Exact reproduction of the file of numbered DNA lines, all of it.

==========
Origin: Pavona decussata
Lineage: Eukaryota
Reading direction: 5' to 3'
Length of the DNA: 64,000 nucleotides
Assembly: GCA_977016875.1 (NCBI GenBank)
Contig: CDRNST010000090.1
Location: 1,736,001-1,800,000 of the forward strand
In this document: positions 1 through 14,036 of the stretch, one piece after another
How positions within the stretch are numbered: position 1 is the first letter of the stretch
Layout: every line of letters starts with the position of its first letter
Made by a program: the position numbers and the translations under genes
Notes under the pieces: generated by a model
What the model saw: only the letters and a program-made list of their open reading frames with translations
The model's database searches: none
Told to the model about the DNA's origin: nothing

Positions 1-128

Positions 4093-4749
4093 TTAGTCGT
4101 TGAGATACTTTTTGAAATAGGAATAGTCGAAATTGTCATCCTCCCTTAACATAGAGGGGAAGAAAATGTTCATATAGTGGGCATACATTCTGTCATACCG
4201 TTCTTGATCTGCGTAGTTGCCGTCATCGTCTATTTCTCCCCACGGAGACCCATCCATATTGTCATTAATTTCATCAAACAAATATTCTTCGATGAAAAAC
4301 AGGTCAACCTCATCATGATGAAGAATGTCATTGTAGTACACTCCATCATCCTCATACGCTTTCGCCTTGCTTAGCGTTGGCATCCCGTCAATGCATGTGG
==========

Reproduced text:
Origin: Pavona decussata
Lineage: Eukaryota
Reading direction: 5' to 3'
Length of the DNA: 64,000 nucleotides
Assembly: GCA_977016875.1 (NCBI GenBank)
Contig: CDRNST010000090.1
Location: 1,736,001-1,800,000 of the forward strand
In this document: positions 1 through 14,036 of the stretch, one piece after another
How positions within the stretch are numbered: position 1 is the first letter of the stretch
Layout: every line of letters starts with the position of its first letter
Made by a program: the position numbers and the translations under genes
Notes under the pieces: generated by a model
What the model saw: only the letters and a program-made list of their open reading frames with translations
The model's database searches: none
Told to the model about the DNA's origin: nothing

Positions 1-128

Positions 4093-4749
4093 TTAGTCGT
4101 TGAGATACTTTTTGAAATAGGAATAGTCGAAATTGTCATCCTCCCTTAACATAGAGGGGAAGAAAATGTTCATATAGTGGGCATACATTCTGTCATACCG
4201 TTCTTGATCTGCGTAGTTGCCGTCATCGTCTATTTCTCCCCACGGAGACCCATCCATATTGTCATTAATTTCATCAAACAAATATTCTTCGATGAAAAAC
4301 AGGTCAACCTCATCATGATGAAGAATGTCATTGTAGTACACTCCATCATCCTCATACGCTTTCGCCTTGCTTAGCGTTGGCATCCCGTCAATGCATGTGG